More little signs that were explained away were: Burning dinner repeatedly. Putting clothes in the dryer to wash. Misplacing items time and again. Forgetting numbers and birthdays that had never been missed before, doing things they’d enjoyed and done for years becoming difficult to do. One day I noticed mom staring at the microwave trying to figure out how to work it…another one, just as my dad would do years later, she was trying to use the remote as the phone. Too often, we just brushed the signs we were seeing under to rug and didn’t talk about it…ignoring the obvious signs. Opening the freezer door became and adventure because you never knew what you might find in there. Luckily, mom never drank coffee like our dad did. Once he put salt in his coffee and another time dried grits, thinking it was sugar…talk about spitting…I almost got a face full if I had not ducked. We had a good laugh about it not realizing he was heading down the same road as mom.
Around age 73 or 74, it became unsafe for her to do the cooking and dad took it over. She was glad because he was a pretty good cook. Many days she’d be surprised to find him in the kitchen preparing supper. Dad, not understanding why she couldn’t remember this and many other normal things, he began to grow frustrated and would snap at her harshly. He was nearing 80 and sharp as a tack for his age, but mom’s illness, which we still had not admitted to ourselves how severe it was getting, was starting to take a toll on him, as well as the rest of the family. This illness effects the whole family. It can cause great stress if you let it and don’t know how to work through daily issues. Being prepared and not sweeping signs under the rug, like so many of us did who’ve gone through it, is the key to a much smoother journey with our parents. It’s no picnic for anyone, but there are ways of doing things and not doing things that will make all the difference in the world to your parent and the caregivers…and yelling at them is Not a thing you do.
I’m sure some reading this will be appalled and say, “I would never yell at my parent with Alzheimer’s,” but there will be times when you feel like you are at your wits end. Everything you’ve tried that day has been an absolute struggle and you feel like you are about to burst a vein! This is when you might scream out at them in a way you never thought you could, because you are so frustrated and worn down. This is when it’s okay to scream, but take it outside. Don’t scream at your parent because they are into one thing after another, having a hard time keeping them from causing a dangerous situation, when in their mind they are simply doing normal things, or answering the same question twenty times in a row…just go outside and let it out…scream and cry for a couple of minutes. You’ll be surprised how much better you will feel. It’s like letting a little water out of a dam to prevent it from bursting.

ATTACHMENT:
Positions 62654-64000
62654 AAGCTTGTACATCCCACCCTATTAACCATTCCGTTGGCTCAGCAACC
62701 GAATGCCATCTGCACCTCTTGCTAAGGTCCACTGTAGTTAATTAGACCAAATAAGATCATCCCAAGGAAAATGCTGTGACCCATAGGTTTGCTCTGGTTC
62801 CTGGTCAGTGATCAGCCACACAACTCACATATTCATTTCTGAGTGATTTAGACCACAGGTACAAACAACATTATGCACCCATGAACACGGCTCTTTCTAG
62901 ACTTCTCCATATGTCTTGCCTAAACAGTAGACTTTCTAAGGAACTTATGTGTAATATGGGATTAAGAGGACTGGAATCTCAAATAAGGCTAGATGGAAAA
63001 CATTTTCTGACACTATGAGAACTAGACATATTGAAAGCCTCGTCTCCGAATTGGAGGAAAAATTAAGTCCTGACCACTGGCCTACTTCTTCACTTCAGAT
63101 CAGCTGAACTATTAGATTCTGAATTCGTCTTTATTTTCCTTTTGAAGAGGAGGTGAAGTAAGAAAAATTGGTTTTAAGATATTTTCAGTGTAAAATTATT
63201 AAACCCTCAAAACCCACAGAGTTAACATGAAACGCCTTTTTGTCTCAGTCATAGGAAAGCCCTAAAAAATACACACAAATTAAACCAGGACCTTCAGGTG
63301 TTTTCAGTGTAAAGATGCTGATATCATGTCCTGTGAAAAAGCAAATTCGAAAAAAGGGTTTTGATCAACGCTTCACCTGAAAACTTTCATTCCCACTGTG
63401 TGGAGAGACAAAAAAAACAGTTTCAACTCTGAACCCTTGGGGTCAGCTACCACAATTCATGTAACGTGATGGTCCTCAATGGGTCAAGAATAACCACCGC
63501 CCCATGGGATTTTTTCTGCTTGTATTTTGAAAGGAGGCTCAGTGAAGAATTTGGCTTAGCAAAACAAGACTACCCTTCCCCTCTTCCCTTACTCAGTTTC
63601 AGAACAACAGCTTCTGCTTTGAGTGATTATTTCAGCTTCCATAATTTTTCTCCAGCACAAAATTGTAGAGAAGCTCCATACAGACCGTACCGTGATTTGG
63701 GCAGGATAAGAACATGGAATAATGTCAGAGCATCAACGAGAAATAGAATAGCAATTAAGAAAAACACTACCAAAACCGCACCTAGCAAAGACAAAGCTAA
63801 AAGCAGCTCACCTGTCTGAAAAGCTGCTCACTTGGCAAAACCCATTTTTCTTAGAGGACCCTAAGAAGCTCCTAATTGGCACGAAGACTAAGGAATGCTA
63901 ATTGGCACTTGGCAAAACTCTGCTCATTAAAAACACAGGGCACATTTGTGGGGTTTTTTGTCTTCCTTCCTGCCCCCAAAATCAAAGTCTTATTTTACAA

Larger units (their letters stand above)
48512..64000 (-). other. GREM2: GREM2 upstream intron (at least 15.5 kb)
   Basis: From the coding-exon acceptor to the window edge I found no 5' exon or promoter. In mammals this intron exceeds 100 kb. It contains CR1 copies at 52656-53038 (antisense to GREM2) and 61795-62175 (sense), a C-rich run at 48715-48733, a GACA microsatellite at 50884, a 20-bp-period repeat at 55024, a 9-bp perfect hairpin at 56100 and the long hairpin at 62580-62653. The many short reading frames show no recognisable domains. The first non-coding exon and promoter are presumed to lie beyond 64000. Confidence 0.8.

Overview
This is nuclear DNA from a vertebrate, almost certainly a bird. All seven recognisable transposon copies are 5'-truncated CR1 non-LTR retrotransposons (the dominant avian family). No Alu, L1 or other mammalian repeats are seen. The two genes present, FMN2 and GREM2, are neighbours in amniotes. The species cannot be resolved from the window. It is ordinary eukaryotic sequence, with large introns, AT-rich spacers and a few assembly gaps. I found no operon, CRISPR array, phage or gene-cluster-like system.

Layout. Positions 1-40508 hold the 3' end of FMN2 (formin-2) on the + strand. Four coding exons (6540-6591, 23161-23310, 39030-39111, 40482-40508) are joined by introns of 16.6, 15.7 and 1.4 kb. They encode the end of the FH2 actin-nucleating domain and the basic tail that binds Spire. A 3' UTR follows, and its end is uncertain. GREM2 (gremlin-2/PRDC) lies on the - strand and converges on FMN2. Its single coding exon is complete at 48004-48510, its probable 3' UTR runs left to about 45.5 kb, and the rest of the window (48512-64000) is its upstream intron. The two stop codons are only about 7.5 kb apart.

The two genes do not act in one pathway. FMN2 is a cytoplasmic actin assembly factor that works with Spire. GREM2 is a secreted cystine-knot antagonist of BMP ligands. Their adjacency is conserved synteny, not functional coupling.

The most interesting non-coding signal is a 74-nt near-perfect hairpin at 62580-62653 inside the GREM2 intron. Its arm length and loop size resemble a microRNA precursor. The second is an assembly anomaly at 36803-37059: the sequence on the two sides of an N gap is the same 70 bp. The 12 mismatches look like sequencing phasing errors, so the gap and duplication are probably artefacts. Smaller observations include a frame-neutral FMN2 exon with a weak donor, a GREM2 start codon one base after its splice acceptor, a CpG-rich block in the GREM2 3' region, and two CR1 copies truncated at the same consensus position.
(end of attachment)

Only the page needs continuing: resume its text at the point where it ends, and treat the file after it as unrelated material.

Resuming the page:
Your parent has gone back in time but feels like the present to them. They are now living in memory lane. Each day is a new day in a different time in their life, for instance…my dad could be in WWII one moment and later he is a young boy plowing behind the family mule Bessie. When he left to go join the army he said, “Bessie, I will never put a bridle on you again. I’m going away and don’t know when or if I’m ever coming back. I just want you to know that I love you and will miss you.” How sweet it was to here my dad talking so tenderly to his old mule that was really some object he was looking at in the room. Mom would do similar things. It all depends on what stage of the disease they are in as to the symptoms presented.
Please Remember This One Thing: Don’t Keep Correcting Them About Any Details or Trying to Convince Them That Something Happened Long Ago. Don’t Try to Bring Them Back to the Present. Once they are past the early stages of Alzheimer’s, their mind cannot retain present life events like they used to. It will cause your parent more confusion, tears, and many unneeded arguments that will be stressful for them as well as the caregiver. I’ve found that if you learn to talk with them in the time of life that they are living in, it will be a much smoother ride down memory lane. I learned many things that I never knew about and found myself asking lots of questions that they could easily answer. They were living it out a second time, but the difference was my brothers and I could be by their side this time around. It gave us a feeling of being part of it as they relived it and created precious memories in our hearts. I’m thankful to have been with our parents in this journey. Although it was a sad, difficult ride, it taught me a lot about myself…some good and some not so good.
I’m glad we were able to help them through it as they prepared to leave this life for their eternal one with our Lord Jesus. I’ve become a more compassionate and loving person that I don’t believe I’d be if not for this experience. You can let it destroy you or make you a better person…it’s all how you handle the challenges that may come each day.
I’d like to shed more light on this in hopes to help someone dealing with Alzheimer’s in their family right now, or even in the future. I’m no doctor. These are our family’s experiences that hopefully will help others. I wished I’d had someone to share some of these things with me beforehand. I realize there are great resources out there on this subject, but sometimes you need to hear it from someone that’s lived it recently, or from a different viewpoint, for it to make a little more sense.
If this has been of help in anyway, please check back shortly, here at Faithwriters, for my continuation of: “Facing Alzheimer’s with a Parent,” part II.